The building of naval station on Tristan in 1942 brought modern facilities, and the establishment of the fishing factory in 1949 improved the island's economy.

HMS Atlantic Isle

As World War II approached, German U-boats and the battle ship Graf Spee were sighted off Tristan and in 1942 a top secret naval station code-named Job 9 (later HMS Atlantic Isle) was established on Tristan. Its role was to monitor U Boats (who in those days needed to surface to maintain radio contact) and maintain a meteorological station. A local unit of sixteen men were trained as the Tristan Defence Volunteers, but Tristan only had a communications role in the world conflict. The impact of the ‘Station’ was nevertheless dramatic. Under the command of Surgeon Lieutenant Commander Woolley, new buildings were constructed including accommodation, offices, and for the first time a purpose built school, hospital and store. Islanders were employed for cash wages for the first time and were able to spend them in the store, still known on Tristan by the name 'Canteen' as it was during the war years. Perhaps more significant was the role occupied by Dr Woolley, who revived the Island Council, and, through his role in charge of HMS Atlantic Isle, effectively became the first of a line of British Administrators. Unlike the priests who also exercised a leadership role, Administrators were official representatives of the British Government in what was to change from The British Empire to British Overseas Territories over the next 60 years. Islanders’ homes were vastly improved by the installation of running water and a sewage system linked to new ‘privies’ built originally outside homes.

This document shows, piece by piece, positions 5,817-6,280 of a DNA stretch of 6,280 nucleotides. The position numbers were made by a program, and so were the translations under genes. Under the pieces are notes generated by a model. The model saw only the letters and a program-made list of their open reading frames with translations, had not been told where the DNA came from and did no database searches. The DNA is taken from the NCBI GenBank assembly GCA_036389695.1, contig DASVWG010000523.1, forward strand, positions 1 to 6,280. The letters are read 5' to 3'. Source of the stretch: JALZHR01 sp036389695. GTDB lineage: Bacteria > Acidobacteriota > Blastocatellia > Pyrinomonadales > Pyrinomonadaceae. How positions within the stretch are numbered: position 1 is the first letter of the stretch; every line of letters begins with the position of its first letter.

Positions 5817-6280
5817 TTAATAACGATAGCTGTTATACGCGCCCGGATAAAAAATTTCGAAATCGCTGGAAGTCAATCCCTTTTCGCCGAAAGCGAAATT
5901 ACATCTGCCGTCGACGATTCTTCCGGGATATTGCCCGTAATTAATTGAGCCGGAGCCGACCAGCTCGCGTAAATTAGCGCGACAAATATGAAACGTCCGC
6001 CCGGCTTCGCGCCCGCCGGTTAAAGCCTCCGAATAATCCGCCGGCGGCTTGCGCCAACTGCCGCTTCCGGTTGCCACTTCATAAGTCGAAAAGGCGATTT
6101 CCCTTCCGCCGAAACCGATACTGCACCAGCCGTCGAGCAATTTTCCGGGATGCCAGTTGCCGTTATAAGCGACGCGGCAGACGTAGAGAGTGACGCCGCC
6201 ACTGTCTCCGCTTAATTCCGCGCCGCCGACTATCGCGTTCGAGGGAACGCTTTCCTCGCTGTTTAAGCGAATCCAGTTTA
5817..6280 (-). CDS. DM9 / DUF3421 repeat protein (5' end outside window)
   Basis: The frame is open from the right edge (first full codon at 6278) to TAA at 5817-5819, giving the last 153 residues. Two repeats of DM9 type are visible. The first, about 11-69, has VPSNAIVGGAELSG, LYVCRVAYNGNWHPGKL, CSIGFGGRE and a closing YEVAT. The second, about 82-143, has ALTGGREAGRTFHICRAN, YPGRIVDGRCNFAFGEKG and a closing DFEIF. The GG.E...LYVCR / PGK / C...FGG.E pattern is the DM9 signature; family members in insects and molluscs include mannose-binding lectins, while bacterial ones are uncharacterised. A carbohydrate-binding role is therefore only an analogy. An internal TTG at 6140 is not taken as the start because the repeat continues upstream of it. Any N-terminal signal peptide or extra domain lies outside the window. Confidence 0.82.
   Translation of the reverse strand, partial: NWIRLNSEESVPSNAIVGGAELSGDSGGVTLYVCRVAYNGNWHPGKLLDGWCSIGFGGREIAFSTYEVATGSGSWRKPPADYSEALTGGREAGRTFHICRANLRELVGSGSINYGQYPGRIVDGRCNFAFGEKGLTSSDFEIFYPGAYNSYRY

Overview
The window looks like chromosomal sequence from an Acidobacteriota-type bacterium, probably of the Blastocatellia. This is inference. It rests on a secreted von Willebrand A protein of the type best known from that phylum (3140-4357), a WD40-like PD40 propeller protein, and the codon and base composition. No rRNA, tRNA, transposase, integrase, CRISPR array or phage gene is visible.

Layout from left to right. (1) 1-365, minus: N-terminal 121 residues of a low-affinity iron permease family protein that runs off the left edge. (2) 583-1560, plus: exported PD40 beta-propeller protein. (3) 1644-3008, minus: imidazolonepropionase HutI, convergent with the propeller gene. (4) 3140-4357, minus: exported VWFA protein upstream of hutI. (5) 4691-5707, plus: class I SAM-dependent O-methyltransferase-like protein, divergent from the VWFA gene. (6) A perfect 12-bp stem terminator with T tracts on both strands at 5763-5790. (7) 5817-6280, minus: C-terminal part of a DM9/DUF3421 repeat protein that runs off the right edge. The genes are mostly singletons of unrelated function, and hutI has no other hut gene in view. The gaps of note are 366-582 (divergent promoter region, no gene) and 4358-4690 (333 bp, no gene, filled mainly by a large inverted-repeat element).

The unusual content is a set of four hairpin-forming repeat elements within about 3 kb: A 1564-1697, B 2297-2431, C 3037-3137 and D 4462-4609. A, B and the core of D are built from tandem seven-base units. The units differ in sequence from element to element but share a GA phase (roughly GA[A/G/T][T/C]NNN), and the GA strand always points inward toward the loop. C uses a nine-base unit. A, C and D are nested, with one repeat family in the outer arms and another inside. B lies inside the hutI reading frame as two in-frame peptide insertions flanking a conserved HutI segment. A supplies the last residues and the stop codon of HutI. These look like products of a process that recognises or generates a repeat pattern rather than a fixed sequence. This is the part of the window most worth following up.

The cover of Allan Crawford's 2004 book

Factory Age

After the war, part of the wartime infrastructure was maintained as the UK government provided expatriate personnel for key services including : Administrator ; Radio Operator (always known as the ‘Sparker’ ); Doctor; and Teacher (s). Rev Lawrence, who served as priest during the war, successfully lobbied for the development of a commercial fishery exploiting the abundant crawfish or Tristan Rock Lobster, which he realised would be in demand in high-class restaurants across the world. Following a successful fishing survey expedition aboard the MV Pequena in 1948, the Tristan Development Corporation was formed in 1949 and a canning factory built on Big Beach later that year. So paid employment, begun during the 1942-46 Naval Station period, was expanded as men were employed to go out fishing, and both men and women worked in the factory. Additionally there were jobs in an expanded range of Government services and in domestic service in expatriate homes in a tradition which extends to this day for those few ‘outsiders’ who are privileged to work on Tristan da Cunha.

The old canning factory set overlooking Big Beach. Here the open crawfishing dinghies could be launched from the black sand beach and winched ashore with their catches at the end of the day.

Good Times

Tristan was enjoying an economic boom, boosted by real earnings from crawfish royalties and by the better communication provided by regular fishing and supply boats. 1955/6 saw a scientific expedition to Gough Island (to be featured in the September 2005 Newsletter) followed by an agreement with the South African Government for them to maintain a permanent weather station on the island. A condition of the Gough lease was an annual visit to Tristan by a South African ship, first SAS Transvaal, and from the 1980s RSA Agulhas – still a crucial lifeline for the isolated Tristan community. HRH Prince Philip became the second Duke of Edinburgh to visit Tristan in 1957, and he laid the foundation stone to what became known as The Prince Philip Hall (see Hall Page). Tristan was probably regarded as a model British Colonial outpost until it was blasted into world attention in 1961.

Settlement view c.1957 looking towards Big Point (Factory hidden from view by a spur).